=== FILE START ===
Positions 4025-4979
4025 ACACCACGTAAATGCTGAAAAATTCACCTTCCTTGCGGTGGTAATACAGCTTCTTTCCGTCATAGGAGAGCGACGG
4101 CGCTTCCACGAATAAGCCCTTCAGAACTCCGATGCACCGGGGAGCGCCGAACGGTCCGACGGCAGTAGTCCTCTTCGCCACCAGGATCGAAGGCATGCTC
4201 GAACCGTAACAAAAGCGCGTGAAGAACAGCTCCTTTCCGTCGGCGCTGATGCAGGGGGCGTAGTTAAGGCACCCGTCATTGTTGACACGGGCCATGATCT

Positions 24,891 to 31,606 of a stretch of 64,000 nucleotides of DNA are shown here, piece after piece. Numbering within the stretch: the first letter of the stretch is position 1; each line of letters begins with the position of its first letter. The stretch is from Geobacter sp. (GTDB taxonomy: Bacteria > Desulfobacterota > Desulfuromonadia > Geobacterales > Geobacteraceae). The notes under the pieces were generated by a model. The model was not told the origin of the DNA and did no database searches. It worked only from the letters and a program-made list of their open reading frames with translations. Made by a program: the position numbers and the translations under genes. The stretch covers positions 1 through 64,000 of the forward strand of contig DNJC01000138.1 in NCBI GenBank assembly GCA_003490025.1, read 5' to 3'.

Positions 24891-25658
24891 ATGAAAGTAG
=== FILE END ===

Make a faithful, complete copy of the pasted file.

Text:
Positions 4025-4979
4025 ACACCACGTAAATGCTGAAAAATTCACCTTCCTTGCGGTGGTAATACAGCTTCTTTCCGTCATAGGAGAGCGACGG
4101 CGCTTCCACGAATAAGCCCTTCAGAACTCCGATGCACCGGGGAGCGCCGAACGGTCCGACGGCAGTAGTCCTCTTCGCCACCAGGATCGAAGGCATGCTC
4201 GAACCGTAACAAAAGCGCGTGAAGAACAGCTCCTTTCCGTCGGCGCTGATGCAGGGGGCGTAGTTAAGGCACCCGTCATTGTTGACACGGGCCATGATCT

Positions 24,891 to 31,606 of a stretch of 64,000 nucleotides of DNA are shown here, piece after piece. Numbering within the stretch: the first letter of the stretch is position 1; each line of letters begins with the position of its first letter. The stretch is from Geobacter sp. (GTDB taxonomy: Bacteria > Desulfobacterota > Desulfuromonadia > Geobacterales > Geobacteraceae). The notes under the pieces were generated by a model. The model was not told the origin of the DNA and did no database searches. It worked only from the letters and a program-made list of their open reading frames with translations. Made by a program: the position numbers and the translations under genes. The stretch covers positions 1 through 64,000 of the forward strand of contig DNJC01000138.1 in NCBI GenBank assembly GCA_003490025.1, read 5' to 3'.

Positions 24891-25658
24891 ATGAAAGTAG